GOMA, Democratic Republic of Congo (Reuters) - Two days of clashes between Congo's army and rebel fighters near the eastern city of Goma have killed at least 19 people, threatening an uneasy six-month peace just days before a scheduled visit by U.N. Secretary-General Ban Ki-moon.
Government forces and the M23 insurgents began exchanging heavy weapons fire for a second day early on Tuesday, with explosions still being heard late into the afternoon.
A Reuters witness saw rebel fighters blocking the road heading north away from the city, as civilians streamed out of combat zones clutching their belongings and driving their livestock in front of them.
"The M23 tried to overrun our positions and we're in the process of pushing them back," army spokesman Colonel Olivier Hamuli told Reuters. "We're very confident (of defending Goma)".
Government spokesman Lambert Mende said 15 rebels and four government soldiers had been killed in Monday's clashes north of Goma, the biggest city in the east of Democratic Republic of Congo.
Details of casualties from Tuesday's fighting were not immediately available, but both military and rebel sources said the shelling had caused further deaths.
The fighting was the first since November, when M23 troops routed Democratic Republic of Congo's army - the FARDC - and briefly seized Goma, despite the presence of thousands of U.N. peacekeepers.
M23 spokesman Amani Kabasha denied starting the clashes, saying the rebels had come under heavy army shelling for a second day and the group's military commander, Sultani Makenga, had given the order to respond.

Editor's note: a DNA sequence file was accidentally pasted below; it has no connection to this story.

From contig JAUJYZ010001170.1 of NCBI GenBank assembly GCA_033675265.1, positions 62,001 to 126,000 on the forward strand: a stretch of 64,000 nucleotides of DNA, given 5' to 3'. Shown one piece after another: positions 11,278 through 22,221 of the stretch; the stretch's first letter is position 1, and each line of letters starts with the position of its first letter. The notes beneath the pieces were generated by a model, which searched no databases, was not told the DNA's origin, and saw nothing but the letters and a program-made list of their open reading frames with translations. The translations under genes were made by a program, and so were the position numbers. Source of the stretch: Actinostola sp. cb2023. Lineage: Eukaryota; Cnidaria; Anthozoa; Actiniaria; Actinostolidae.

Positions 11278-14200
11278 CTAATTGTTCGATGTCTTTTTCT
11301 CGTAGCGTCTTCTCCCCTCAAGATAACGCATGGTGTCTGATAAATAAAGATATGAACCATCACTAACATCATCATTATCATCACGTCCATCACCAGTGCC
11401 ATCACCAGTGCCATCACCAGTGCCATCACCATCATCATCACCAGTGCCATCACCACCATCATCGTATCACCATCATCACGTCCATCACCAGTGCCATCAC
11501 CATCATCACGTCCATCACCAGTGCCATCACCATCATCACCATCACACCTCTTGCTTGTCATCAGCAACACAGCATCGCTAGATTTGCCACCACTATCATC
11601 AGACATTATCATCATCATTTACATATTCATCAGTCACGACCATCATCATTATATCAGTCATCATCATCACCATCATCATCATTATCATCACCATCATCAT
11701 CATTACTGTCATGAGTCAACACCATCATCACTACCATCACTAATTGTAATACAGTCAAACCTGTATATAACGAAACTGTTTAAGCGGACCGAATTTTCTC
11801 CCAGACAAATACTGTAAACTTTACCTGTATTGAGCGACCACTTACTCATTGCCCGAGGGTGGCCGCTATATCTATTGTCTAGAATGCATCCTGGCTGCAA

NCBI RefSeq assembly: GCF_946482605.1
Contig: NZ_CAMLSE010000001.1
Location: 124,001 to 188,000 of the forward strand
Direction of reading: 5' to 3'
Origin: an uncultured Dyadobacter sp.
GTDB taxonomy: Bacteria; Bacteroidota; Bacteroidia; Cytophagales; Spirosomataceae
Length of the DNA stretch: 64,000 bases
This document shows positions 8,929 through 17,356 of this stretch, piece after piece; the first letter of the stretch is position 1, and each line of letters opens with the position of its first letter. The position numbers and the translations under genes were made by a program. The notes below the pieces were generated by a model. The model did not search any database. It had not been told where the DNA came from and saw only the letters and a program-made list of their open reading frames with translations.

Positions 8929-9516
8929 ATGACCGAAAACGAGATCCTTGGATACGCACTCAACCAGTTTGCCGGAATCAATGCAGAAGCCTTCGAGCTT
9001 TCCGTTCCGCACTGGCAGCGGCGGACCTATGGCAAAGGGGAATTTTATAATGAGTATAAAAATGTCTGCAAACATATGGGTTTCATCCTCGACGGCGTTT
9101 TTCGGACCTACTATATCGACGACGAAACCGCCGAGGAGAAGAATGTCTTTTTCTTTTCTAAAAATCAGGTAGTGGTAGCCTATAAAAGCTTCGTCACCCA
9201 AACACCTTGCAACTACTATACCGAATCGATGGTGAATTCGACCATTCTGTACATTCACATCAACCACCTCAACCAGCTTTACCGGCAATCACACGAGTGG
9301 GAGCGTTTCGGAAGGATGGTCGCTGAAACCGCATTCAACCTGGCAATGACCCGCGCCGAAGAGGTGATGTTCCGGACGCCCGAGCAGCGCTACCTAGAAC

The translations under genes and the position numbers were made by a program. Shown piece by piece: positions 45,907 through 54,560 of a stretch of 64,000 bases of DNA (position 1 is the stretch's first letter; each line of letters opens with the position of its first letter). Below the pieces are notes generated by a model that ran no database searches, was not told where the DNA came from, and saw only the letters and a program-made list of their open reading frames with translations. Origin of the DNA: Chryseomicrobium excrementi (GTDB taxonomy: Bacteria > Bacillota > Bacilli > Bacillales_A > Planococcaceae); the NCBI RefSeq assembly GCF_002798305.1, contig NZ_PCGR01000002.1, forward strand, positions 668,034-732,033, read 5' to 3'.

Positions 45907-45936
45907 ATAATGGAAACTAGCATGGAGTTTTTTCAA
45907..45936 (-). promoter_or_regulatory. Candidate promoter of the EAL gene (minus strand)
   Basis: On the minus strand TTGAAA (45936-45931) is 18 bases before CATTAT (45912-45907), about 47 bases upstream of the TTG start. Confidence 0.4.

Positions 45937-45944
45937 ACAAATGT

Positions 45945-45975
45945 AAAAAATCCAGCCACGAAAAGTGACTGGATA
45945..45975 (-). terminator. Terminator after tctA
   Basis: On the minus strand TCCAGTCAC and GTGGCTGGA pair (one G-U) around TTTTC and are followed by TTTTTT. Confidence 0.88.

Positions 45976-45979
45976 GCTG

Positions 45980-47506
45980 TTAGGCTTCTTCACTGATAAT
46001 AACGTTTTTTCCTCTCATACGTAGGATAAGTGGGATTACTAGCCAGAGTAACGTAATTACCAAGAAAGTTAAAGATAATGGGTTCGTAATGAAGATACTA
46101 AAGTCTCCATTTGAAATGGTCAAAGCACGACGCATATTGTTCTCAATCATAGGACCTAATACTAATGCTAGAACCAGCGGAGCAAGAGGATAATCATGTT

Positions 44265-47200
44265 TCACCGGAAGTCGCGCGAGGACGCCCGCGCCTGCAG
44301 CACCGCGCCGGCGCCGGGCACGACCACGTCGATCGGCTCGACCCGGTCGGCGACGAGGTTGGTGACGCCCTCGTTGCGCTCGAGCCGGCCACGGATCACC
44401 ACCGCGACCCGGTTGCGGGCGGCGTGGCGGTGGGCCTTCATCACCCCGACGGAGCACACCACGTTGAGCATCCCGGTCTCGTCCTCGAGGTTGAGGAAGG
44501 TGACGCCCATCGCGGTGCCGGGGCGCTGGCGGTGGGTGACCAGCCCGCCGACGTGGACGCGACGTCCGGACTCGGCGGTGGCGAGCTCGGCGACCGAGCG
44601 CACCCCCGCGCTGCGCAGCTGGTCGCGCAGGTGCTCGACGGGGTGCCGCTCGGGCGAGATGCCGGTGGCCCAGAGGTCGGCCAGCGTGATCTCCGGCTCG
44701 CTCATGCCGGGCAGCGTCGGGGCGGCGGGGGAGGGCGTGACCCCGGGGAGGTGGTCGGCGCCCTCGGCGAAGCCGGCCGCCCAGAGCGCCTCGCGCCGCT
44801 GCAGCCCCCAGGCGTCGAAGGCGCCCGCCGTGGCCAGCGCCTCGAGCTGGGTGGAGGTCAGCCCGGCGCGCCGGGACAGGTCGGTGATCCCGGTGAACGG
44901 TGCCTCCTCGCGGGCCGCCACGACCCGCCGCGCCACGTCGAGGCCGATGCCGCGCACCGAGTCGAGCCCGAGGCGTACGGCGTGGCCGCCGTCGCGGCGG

"It seems the government wants to fight," he said. "There is no political will for bringing peace through a negotiated settlement".
During its year-long insurgency, the M23 has repeatedly used alleged army aggression as a pretext to launch offensives, but has been weakened in recent months by infighting and defections. The Congolese army is also struggling to reorganize after its humiliating defeat in Goma last year.
U.N. experts accused Rwanda of sending troops and weapons across the border to support the M23 last year. Rwanda denies the accusation.
Peace talks between the M23 and the Congolese government in Kampala, the capital of neighboring Uganda, have stalled.
M23 is mainly made up of the members of a previous Tutsi-dominated rebel group which integrated into the ranks of the army following a 2009 peace deal.
But they deserted en masse last year and have stepped up training in their strongholds in preparation for the deployment of a U.N. Intervention Brigade with a mandate to neutralize armed groups across the region.
The U.N. brigade will count some 3,000 troops from South Africa, Tanzania and Malawi operating alongside the existing 17,000 strong peacekeeping mission.
Ban is due to arrive in Goma this week with the president of the World Bank as part of a high-profile visit to push for an end to nearly two decades of violence in the mineral-rich region which has left millions dead.
On a stopover in Mozambique on Tuesday, Ban described the situation in eastern Congo as "very dangerous" and said he hoped to deploy the Intervention Brigade "as soon as possible".
He said he had already appointed a force commander but gave no more details on the deployment timing.
(Additional reporting by Jonny Hogg in Kinshasa and Marina Lopes in Maputo; Editing by Jon Hemming)